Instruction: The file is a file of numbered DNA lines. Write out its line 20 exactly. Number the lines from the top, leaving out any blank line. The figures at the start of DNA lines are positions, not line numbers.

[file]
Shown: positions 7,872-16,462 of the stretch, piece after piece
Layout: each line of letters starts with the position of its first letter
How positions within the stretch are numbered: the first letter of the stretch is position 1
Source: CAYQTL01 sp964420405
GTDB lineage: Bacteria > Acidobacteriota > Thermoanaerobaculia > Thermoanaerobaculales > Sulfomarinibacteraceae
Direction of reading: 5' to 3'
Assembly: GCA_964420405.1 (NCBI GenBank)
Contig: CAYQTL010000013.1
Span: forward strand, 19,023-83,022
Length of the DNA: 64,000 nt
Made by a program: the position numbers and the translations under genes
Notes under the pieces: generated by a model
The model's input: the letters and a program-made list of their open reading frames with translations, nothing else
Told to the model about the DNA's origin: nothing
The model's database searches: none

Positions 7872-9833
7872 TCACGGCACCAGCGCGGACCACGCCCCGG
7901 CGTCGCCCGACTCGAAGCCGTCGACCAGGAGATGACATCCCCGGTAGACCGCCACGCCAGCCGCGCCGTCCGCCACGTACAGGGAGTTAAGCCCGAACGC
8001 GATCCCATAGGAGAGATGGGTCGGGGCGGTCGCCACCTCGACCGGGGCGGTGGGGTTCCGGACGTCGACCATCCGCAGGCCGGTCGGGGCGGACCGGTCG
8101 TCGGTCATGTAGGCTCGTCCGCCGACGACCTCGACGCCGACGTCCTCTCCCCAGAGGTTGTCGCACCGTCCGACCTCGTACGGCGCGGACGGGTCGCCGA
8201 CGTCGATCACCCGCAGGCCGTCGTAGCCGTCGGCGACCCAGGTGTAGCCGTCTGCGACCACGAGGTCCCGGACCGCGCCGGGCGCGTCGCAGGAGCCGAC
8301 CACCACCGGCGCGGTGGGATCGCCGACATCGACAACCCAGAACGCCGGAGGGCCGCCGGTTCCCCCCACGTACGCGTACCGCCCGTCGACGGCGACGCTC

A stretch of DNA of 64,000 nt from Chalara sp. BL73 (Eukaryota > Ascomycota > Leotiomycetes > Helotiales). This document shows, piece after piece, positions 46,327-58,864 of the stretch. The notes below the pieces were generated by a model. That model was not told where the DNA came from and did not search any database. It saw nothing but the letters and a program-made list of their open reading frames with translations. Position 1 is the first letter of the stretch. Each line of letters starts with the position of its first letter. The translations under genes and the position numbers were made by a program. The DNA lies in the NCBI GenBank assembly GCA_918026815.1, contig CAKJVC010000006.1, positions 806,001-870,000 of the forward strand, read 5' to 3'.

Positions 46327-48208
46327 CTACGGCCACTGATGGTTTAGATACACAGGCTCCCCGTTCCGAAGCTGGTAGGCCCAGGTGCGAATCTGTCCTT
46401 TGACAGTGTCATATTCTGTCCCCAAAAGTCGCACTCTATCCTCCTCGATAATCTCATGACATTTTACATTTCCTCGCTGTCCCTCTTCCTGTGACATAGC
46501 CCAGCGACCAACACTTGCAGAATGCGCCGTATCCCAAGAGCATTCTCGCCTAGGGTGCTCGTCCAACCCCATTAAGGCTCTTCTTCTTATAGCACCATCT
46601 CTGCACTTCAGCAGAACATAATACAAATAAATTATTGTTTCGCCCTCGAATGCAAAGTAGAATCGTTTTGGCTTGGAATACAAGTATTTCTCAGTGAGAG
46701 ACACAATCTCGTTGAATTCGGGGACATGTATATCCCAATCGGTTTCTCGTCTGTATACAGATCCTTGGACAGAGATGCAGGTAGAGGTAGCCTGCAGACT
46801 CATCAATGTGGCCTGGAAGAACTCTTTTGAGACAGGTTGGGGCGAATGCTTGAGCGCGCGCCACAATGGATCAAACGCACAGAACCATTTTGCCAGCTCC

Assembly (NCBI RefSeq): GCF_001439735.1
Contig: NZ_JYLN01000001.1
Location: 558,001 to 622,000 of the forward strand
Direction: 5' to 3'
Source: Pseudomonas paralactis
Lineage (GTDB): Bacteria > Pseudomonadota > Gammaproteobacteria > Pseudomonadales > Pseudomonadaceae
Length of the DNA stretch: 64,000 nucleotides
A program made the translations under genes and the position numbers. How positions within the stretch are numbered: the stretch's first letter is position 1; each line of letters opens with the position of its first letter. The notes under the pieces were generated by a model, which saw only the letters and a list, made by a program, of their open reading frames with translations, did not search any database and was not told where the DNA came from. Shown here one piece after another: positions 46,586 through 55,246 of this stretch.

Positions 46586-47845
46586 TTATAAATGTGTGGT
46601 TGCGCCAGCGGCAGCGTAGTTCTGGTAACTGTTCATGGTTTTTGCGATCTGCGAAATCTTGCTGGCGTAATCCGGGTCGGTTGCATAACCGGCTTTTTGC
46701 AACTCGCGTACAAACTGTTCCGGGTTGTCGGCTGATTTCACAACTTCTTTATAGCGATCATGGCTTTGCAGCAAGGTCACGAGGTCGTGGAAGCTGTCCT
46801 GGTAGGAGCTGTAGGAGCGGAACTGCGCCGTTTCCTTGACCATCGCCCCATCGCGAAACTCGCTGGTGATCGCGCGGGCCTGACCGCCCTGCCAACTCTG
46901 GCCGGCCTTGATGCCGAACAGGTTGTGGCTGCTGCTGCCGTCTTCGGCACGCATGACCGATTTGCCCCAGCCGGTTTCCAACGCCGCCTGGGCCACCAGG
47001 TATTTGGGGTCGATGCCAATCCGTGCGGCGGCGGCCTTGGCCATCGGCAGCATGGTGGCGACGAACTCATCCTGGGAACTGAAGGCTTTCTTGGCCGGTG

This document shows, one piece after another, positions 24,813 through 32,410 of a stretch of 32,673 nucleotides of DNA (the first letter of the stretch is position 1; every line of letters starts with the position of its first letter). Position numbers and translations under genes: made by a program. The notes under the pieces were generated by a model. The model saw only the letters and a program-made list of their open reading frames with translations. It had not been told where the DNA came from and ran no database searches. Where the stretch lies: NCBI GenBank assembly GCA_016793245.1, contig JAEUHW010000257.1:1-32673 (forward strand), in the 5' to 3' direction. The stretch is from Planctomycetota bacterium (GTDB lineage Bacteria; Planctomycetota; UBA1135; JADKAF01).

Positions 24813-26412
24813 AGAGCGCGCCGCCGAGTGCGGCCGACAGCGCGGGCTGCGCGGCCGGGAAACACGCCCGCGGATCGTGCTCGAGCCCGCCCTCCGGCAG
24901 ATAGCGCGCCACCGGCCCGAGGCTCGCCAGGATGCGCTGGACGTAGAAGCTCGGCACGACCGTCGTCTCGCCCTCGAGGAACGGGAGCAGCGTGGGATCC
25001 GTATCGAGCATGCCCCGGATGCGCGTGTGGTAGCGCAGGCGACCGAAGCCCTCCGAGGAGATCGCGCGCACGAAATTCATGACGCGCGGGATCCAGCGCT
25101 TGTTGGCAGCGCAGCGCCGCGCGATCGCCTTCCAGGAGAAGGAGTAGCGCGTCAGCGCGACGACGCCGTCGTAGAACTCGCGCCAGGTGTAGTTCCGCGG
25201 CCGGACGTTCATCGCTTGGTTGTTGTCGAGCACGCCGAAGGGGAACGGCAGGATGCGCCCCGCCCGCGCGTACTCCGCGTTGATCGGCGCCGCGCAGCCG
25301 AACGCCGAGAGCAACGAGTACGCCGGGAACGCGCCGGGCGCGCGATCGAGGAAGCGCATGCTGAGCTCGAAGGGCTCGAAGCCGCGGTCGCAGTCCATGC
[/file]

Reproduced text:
8101 TCGGTCATGTAGGCTCGTCCGCCGACGACCTCGACGCCGACGTCCTCTCCCCAGAGGTTGTCGCACCGTCCGACCTCGTACGGCGCGGACGGGTCGCCGA